Tuesday, October 11, 2011


On the 5th October 2011, the Australian equivalent of US FDA, called the Therapeutic Goods Administration, issued a safety advisory on the use of Dabigatran.
Dabigatran is a anti-thrombin, factor 10 inhibitor, shown in the be effective in the prevention of ischemic strokes in patients with non-valvular atrial fibrillation. It was initially shown to be effective in the prevention of DVT in patients following hip replacement surgery. Many of us remember it as an expensive warfarin equivalent without the need for PT-INR monitoring. This has both good and bad consequences. It is good that there is no need to prick you every 3 months to check on your warfarin effects, ( as warfarin is a very fussy drug affected by many other drugs and foods ). However, if there is no way of effectively monitoring dabigatran, then when things go awry ( like things sometimes do ), there is no way to know.
The Australian warning came after they notice a significant increase in the number of bleeding following the increase use of Dabigatran. In 2009, Dabigatran was indicated ( in Australia ) for the prevention of DVT following lower limb surgery. The number of bleeders then were few. In April this year, Dabigatran was release for the indication of prevention of ischemic strokes in patients with non-valvular atrial fibrillation. Since that release, the number of bleeds following dabigatran use has increased. Now, the risk of bleeding with Dabigatran is about 16.6% in those taking the 150mg BD dose, and 14.7% in those taking the 110mg BD dose. This is against a risk of 18.4 % in those taking warfarin at therapeutic doses.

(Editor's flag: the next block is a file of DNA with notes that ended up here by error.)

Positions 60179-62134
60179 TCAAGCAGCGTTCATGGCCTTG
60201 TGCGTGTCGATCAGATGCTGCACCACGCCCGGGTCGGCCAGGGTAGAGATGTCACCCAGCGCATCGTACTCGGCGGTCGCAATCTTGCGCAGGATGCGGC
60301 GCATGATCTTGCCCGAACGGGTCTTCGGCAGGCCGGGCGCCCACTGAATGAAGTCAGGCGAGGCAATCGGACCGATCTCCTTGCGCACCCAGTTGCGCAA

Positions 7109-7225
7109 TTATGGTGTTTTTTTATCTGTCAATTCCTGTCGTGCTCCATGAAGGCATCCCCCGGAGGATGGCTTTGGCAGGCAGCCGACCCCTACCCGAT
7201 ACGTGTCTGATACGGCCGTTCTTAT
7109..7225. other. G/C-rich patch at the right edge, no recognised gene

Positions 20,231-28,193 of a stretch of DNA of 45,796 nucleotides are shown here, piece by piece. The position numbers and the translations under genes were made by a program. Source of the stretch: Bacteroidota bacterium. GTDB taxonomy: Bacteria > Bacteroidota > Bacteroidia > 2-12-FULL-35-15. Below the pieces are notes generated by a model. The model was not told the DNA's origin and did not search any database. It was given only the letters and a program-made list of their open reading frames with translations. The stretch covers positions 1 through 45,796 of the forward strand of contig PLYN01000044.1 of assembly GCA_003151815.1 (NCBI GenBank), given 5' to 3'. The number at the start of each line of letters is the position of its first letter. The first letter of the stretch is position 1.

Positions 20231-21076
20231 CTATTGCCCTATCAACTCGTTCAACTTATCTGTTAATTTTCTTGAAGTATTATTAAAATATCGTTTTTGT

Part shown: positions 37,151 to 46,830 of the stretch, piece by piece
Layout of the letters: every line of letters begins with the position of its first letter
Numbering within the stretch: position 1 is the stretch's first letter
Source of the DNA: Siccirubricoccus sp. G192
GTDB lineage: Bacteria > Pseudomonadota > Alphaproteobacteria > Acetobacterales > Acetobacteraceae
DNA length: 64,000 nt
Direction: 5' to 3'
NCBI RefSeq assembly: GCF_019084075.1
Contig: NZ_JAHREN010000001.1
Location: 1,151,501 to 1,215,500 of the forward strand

Should bleeding occur with the use of Dabigatran, it is usually gastro-intestinal, as oppose to warfarin, where bleeding may be largely intracranial.
It is important to note that such safety advisory has also been issued in japan and also New Zealand recently, for the same concern about bleeding.
Looks like cost is not the only downside to the use of Dabigatran. Bleeding is also a issue. It is good to note that all the three countries mentioned are Asian Pacific countries, where diet, and size may be more like us.
I think that physicians and patients should take note of the safety advisory, and use Dabigatran wisely, when proper indication.
Should bleeding occur, PT-INR is not helpful, and one may have to monitor the effects of Dabigatran crudely using aPTT and Thrombin Time, or even very crudely, the whole blood clotting time.
So this new kid has issues.

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